At an extraordinary meeting on 19 March, Norges Bank’s Monetary Policy and Financial Stability Committee unanimously decided to reduce the policy rate by 0.75 percentage point to 0.25 percent.
Since Norges Bank cut the policy rate last week, the situation in the Norwegian economy has continued to worsen. The measures to contain the spread of coronavirus have led to a number of businesses having to close or reduce their activities. Many workers are being laid off, and unemployment has shown a marked increase. The negative impact on the world economy is intensifying, and oil prices have fallen further. Financial market stress has increased, and higher credit and money market premiums make funding more expensive for Norwegian enterprises. The krone has depreciated sharply.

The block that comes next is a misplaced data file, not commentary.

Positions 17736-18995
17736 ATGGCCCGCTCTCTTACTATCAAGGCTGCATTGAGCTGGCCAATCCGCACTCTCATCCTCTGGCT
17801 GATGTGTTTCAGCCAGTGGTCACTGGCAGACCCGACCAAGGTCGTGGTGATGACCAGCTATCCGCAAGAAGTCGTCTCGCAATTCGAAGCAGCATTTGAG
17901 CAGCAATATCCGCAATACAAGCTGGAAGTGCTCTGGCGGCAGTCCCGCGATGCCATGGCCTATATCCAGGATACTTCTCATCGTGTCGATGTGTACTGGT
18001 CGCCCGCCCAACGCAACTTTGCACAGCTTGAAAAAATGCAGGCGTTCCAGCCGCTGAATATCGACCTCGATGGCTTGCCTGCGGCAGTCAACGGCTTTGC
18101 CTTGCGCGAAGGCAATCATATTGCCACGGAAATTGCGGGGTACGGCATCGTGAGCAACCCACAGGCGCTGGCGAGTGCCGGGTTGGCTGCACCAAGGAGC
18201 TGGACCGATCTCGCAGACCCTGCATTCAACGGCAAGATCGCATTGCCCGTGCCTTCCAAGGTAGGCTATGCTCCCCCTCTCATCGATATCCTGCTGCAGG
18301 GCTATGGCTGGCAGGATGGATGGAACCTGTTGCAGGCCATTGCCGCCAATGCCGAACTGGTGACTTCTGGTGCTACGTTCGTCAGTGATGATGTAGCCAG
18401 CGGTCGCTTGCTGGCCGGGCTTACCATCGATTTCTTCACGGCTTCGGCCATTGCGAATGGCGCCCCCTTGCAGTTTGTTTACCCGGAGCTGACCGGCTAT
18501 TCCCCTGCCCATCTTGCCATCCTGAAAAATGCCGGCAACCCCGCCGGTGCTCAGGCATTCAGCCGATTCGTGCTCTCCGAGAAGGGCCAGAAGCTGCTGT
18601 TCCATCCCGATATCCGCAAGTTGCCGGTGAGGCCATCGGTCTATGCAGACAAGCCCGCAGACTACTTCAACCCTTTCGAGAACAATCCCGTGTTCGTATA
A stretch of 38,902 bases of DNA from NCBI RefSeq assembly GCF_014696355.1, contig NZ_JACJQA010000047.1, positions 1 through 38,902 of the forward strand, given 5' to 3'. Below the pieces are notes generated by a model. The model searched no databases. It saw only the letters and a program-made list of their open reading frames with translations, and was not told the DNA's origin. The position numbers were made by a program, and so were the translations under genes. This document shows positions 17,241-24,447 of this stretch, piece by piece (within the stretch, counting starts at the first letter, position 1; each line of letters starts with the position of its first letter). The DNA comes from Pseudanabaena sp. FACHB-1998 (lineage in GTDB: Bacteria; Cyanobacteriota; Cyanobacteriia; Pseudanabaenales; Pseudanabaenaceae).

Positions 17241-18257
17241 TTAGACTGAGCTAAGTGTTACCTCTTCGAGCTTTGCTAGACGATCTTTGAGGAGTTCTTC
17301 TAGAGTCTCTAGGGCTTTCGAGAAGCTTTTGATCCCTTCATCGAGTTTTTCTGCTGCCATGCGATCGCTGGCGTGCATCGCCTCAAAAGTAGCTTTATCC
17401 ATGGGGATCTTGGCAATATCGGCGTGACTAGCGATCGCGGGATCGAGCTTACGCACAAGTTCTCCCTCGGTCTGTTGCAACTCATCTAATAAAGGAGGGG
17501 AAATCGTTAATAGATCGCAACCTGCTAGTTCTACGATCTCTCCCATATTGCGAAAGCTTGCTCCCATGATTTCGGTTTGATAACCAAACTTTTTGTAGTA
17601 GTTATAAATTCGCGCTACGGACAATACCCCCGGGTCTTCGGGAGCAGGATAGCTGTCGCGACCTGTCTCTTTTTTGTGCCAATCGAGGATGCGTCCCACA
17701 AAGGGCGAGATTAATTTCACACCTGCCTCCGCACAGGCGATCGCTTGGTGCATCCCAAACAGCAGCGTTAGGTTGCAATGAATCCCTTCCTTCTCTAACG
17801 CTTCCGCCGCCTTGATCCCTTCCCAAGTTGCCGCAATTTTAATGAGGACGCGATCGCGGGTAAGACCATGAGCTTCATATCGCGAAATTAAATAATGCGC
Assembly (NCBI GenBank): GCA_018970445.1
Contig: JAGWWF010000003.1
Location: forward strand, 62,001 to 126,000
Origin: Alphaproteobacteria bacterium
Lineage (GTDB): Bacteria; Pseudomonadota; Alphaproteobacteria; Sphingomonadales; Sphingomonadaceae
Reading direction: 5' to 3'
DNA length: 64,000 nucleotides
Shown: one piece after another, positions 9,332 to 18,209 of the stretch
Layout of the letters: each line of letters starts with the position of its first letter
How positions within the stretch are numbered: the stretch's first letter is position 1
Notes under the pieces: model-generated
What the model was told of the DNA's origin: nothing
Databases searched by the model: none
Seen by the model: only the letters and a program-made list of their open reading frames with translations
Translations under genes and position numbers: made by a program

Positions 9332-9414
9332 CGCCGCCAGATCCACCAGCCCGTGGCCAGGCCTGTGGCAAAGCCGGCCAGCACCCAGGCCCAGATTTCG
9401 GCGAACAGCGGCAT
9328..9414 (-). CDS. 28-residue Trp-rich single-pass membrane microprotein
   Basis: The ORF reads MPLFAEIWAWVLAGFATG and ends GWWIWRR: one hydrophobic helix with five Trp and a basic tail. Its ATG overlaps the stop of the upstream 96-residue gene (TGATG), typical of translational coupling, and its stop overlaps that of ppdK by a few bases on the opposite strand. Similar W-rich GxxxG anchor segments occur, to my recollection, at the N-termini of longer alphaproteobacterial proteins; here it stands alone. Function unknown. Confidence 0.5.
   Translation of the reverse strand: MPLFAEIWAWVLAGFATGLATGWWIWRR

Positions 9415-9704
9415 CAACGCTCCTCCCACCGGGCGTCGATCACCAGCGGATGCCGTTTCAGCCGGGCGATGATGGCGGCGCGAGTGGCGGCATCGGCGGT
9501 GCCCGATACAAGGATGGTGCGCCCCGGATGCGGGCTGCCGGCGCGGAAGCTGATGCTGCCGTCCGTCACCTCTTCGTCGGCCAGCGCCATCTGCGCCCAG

Norway has room for economic policy manoeuvre, good welfare arrangements and solid banks. As such, we are essentially well positioned to face the prevailing crisis. Lower borrowing costs for existing and new loans can make it easier for Norwegian enterprises to weather a difficult period. This can also help households facing reduced income. When the containment measures are scaled back and the situation returns to normal, low interest rates can support a faster rebound in activity.
Norges Bank will continually consider measures to ensure that the policy rate passes through to money market rates. The Committee does not rule out that the policy rate may be reduced further.
The next ordinary monetary policy meeting will take place on 6 May, followed by a press conference and publication of the policy rate decision on 7 May.
Changes in the policy rate take effect from the first business day after the interest rate decision is announced.
Rate effective from 23 March 2020:
- Policy rate: 0.25 %
- Overnight lending rate: 1.25 %
- Reserve rate: -0.75 %